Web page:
TENS of thousands of fun runners can look back on the 2003 Great North Run with added pride after taking part in a record-breaking feat.

Paula Radcliffe's world best time for the half-marathon was described as "the cherry on the cake" by delighted organisers of the 23rd Newcastle to South Shields running festival yesterday.

But hours after the Sports Personality of the Year finished on the South Shields sea front in a record time of 65 minutes and 40 seconds, thousands of other heroes of the event trudged, stumbled or fell across the line.

The British athletic superstar thanked the crowd lining The Leas, at South Shields, for giving her the added impetus in the closing stages to break the previous best by five seconds.

Such was the roar at the finish that an experienced hack from the athletics press described it as sounding "like a football crowd".

Later, the man on the mike thanked the assembled masses for their support and many of the runners who had just completed the race turned the tables by applauding the spectators.

In contrast to the one-horse race in the elite women's event, the crowd enjoyed a thrilling head-to-head finish to the men's race, with South African Hendrick Ramaala, a late entrant, winning for the second time in two starts, out-sprinting Jackson Koech, of Kenya.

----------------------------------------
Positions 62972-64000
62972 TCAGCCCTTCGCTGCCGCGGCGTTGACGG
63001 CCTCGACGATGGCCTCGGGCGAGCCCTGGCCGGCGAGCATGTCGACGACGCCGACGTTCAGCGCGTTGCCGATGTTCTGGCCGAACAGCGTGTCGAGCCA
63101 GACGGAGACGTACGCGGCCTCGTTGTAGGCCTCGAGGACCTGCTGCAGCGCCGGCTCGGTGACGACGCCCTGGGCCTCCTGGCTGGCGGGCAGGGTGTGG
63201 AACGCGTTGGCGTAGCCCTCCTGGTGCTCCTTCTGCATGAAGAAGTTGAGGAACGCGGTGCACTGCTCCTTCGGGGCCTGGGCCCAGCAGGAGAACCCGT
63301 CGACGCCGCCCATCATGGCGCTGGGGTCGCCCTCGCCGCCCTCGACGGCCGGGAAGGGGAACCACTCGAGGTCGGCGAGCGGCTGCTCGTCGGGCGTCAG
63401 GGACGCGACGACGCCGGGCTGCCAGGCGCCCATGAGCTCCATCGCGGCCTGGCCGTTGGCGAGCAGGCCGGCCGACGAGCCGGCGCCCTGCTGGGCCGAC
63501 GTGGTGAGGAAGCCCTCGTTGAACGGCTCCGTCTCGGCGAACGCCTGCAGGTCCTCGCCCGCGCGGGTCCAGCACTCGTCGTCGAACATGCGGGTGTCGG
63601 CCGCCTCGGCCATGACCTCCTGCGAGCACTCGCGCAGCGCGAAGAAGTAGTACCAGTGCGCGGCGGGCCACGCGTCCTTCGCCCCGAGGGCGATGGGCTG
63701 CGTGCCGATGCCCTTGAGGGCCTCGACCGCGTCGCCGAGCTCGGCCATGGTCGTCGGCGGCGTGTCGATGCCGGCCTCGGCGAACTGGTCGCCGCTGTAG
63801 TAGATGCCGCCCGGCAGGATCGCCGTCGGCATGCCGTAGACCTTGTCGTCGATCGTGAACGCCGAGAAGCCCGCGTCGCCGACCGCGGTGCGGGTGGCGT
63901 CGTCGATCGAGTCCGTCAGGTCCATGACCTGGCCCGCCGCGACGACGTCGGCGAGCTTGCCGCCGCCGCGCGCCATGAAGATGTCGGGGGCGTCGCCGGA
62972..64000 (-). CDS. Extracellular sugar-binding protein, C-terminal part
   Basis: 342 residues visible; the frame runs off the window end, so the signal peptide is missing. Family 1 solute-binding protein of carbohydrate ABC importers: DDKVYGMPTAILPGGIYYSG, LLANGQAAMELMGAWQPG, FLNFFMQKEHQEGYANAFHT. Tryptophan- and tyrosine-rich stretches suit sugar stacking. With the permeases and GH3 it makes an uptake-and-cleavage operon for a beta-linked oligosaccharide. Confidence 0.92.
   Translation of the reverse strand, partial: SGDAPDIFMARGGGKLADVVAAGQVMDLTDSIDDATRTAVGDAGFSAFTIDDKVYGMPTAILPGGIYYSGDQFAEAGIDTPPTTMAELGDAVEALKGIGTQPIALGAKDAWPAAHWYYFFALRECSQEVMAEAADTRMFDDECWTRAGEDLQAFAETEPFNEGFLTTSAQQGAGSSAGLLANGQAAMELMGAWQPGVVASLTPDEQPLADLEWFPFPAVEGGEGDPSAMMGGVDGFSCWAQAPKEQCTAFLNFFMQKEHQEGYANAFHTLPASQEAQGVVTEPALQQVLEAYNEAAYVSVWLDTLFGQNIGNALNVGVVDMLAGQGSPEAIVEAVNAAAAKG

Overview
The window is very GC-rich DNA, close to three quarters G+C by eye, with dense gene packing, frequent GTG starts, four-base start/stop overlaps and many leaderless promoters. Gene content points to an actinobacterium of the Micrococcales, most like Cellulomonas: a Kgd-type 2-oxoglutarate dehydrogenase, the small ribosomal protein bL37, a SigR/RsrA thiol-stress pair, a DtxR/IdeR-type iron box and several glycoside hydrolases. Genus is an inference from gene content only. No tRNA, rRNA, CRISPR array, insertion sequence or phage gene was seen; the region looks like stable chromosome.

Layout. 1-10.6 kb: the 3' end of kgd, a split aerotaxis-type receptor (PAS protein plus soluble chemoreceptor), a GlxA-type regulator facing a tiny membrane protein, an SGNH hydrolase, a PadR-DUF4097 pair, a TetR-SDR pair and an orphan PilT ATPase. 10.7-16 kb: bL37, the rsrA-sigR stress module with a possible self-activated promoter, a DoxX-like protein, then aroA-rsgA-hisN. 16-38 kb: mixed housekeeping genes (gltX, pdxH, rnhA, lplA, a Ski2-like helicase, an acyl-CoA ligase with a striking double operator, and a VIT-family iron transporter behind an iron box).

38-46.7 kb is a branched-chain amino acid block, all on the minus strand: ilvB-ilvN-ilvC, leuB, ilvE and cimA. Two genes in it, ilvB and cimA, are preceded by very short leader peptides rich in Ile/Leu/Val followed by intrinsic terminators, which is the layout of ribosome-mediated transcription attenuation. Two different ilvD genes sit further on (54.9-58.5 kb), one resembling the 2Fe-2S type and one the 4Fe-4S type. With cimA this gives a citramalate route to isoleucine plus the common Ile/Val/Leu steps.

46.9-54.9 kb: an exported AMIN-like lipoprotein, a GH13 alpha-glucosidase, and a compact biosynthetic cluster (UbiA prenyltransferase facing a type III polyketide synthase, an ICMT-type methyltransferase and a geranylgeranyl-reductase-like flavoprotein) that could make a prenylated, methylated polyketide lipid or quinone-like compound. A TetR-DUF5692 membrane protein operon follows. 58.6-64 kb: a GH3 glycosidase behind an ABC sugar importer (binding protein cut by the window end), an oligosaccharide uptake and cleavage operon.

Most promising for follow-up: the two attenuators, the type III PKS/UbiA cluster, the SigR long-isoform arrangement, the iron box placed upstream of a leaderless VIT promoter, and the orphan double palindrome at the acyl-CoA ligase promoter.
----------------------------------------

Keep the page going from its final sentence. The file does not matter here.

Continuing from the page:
Such was the throng at the finish that police last night described the congestion on surrounding roads leaving South Shields as "horrendous", with the chaos lasting several hours after the finish of the races.

Otherwise, the event appeared to pass to plan, with the clear skies and sunshine helping to bring out the crowds.

Dave Martin, of promoters Nova International, said the run, which began as a parochial North-East fun run in 1981, continues to go from strength to strength, now under the glare of the global media.

"It's been absolutely brilliant. We seem to say it's been the best ever every year, but as an athletics spectacle this could not be beaten," he said.

"Putting Paula's achievement in context, it was not only the fastest ever half marathon, it was the greatest, given the tough, undulating course."

A special cheer was reserved for race instigator Brendan Foster, the pied piper of North-East running, who came home in one hour and 40 minutes.

There was more muted applause a minute later when spin-king Alastair Campbell, the outgoing Downing Street press secretary, slumped to the ground on crossing the line.

"The people here have been really good - it's a pity we didn't have the by-election here on Thursday," he joked.

His 16-year-old son fared better on Saturday, finishing 17th of 6,000 starters in the Junior Great North Run, in drizzly conditions on the Newcastle Quayside.

Among the bravest of the finishers yesterday was "superwoman" Jane Tomlinson, the 39-year-old mother from Leeds, who completed the run for the second time, despite having terminal breast cancer.

The Northern Echo's Kate Bowman surprised herself with a time of two hours and 25 minutes in her first-ever half-marathon.

She raised more than £500 for Macmillan Cancer Relief to make the months of training worthwhile.

She said: "The last mile was the hardest I have ever run in my life - but the support from the spectators was brilliant.

"They were passing me chocolates and ice-pops and cheering me on when I was ready to drop."